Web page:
The rostrum of the toothed whale Mesoplodon densirostris is notable for the density of its bone. We examined the mechanical, fractographic, and chemical properties of the rostral material for two purposes: 1) to determine the properties of bone of an extreme density, and to compare these properties with other similar, and also more ordinary, bone; 2) to determine whether the mechanical properties could give any clues as to the function of the very dense rostral bone.
The bone was found to be the most highly mineralized, stiffest, and hardest bone known. It was very weak in bending. The salient properties of the bone, and those of two others which are given for comparison are:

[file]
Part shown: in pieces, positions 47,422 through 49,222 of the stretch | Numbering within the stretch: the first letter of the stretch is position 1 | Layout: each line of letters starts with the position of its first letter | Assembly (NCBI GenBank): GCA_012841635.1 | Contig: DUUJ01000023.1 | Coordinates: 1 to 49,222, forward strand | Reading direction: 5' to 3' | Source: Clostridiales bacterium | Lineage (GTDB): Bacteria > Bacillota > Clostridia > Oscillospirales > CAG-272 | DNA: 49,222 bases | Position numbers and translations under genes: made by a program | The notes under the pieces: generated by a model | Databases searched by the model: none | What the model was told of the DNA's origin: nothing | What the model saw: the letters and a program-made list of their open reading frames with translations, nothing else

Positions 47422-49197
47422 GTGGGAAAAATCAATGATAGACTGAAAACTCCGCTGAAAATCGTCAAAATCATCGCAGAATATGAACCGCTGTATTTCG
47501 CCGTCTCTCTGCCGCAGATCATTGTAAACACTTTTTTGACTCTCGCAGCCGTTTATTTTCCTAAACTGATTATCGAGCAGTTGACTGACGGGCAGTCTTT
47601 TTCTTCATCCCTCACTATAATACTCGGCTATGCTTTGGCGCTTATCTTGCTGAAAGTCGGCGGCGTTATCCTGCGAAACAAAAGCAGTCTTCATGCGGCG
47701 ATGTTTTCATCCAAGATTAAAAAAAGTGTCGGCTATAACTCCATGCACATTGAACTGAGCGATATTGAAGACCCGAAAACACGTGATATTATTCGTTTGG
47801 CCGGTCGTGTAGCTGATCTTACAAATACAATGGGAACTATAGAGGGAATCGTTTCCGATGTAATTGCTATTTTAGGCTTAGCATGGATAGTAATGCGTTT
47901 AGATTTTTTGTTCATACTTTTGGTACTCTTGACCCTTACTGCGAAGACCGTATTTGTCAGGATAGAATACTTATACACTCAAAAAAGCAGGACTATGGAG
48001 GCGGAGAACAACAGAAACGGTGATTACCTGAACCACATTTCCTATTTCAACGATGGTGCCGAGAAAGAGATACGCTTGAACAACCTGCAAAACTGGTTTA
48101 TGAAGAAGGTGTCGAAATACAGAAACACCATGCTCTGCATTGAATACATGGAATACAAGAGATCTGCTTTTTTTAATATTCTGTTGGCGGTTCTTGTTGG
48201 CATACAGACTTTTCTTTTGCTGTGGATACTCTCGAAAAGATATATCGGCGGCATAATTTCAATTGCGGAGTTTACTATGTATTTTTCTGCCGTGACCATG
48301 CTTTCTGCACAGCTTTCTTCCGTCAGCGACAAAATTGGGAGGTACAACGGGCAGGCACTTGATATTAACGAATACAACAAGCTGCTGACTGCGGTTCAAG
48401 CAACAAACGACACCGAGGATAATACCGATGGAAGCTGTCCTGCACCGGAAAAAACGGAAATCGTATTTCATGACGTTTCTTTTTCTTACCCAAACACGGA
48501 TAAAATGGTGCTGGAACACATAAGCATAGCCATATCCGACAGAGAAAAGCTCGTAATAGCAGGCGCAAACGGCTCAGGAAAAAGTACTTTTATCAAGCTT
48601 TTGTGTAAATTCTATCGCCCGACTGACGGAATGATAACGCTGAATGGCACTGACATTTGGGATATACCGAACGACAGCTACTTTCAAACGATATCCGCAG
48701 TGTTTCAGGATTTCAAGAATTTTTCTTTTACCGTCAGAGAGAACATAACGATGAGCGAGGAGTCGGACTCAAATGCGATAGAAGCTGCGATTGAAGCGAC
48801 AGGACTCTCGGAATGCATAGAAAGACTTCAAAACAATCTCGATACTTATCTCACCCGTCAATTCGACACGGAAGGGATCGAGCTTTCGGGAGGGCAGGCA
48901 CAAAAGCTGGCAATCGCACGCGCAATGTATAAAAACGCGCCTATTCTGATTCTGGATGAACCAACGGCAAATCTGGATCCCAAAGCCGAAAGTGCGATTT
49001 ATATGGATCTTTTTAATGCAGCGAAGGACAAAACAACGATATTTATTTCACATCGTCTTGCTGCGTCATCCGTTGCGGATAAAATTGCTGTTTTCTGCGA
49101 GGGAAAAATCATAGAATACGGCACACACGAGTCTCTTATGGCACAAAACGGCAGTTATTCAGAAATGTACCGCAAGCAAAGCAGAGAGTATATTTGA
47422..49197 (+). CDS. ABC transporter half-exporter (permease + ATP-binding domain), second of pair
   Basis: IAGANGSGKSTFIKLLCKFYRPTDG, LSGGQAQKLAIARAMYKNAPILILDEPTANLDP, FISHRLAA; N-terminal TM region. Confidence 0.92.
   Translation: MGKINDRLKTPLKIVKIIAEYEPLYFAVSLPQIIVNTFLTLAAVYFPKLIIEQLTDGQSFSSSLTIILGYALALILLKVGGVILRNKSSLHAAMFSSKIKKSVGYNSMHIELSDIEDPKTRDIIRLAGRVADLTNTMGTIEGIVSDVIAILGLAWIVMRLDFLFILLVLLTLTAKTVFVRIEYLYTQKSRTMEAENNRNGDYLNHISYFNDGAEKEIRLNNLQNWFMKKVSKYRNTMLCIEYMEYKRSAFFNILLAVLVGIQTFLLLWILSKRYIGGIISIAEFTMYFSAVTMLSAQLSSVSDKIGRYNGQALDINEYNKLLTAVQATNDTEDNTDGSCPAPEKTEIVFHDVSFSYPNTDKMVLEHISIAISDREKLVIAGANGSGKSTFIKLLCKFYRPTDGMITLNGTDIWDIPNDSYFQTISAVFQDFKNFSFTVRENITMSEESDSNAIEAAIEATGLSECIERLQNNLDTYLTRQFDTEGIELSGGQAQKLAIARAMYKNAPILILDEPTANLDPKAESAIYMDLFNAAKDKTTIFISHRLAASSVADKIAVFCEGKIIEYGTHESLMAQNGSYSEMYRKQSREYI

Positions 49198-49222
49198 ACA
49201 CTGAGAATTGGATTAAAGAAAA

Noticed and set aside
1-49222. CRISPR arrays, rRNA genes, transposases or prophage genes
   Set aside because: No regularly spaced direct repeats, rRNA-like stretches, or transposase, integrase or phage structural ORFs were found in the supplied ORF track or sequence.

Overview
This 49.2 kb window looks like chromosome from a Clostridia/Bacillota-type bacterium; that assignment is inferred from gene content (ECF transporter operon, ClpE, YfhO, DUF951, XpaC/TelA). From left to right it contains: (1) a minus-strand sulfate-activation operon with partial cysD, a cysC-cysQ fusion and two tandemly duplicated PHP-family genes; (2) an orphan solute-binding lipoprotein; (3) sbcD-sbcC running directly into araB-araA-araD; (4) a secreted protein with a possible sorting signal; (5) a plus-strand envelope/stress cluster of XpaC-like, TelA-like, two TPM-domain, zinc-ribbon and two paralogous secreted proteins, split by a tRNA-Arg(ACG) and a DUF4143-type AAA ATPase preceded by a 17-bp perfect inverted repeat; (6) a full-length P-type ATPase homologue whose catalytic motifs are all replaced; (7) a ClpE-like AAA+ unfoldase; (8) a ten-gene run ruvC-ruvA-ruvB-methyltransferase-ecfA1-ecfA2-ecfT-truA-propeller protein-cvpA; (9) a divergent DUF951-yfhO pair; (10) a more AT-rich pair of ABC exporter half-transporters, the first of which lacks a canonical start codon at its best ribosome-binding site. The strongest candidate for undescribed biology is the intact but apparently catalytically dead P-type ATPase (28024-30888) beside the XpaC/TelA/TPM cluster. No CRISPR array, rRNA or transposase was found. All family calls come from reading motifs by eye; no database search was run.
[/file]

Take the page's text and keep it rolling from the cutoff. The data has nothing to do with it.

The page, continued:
The specific mechanical properties as such are very poor and it is difficult to envisage a particular mechanical function for the rostrum. Being weak, it is unlikely that it would be useful in intra- or interspecific fighting. It is possible that the high density has a significance in the emission of sonar signals.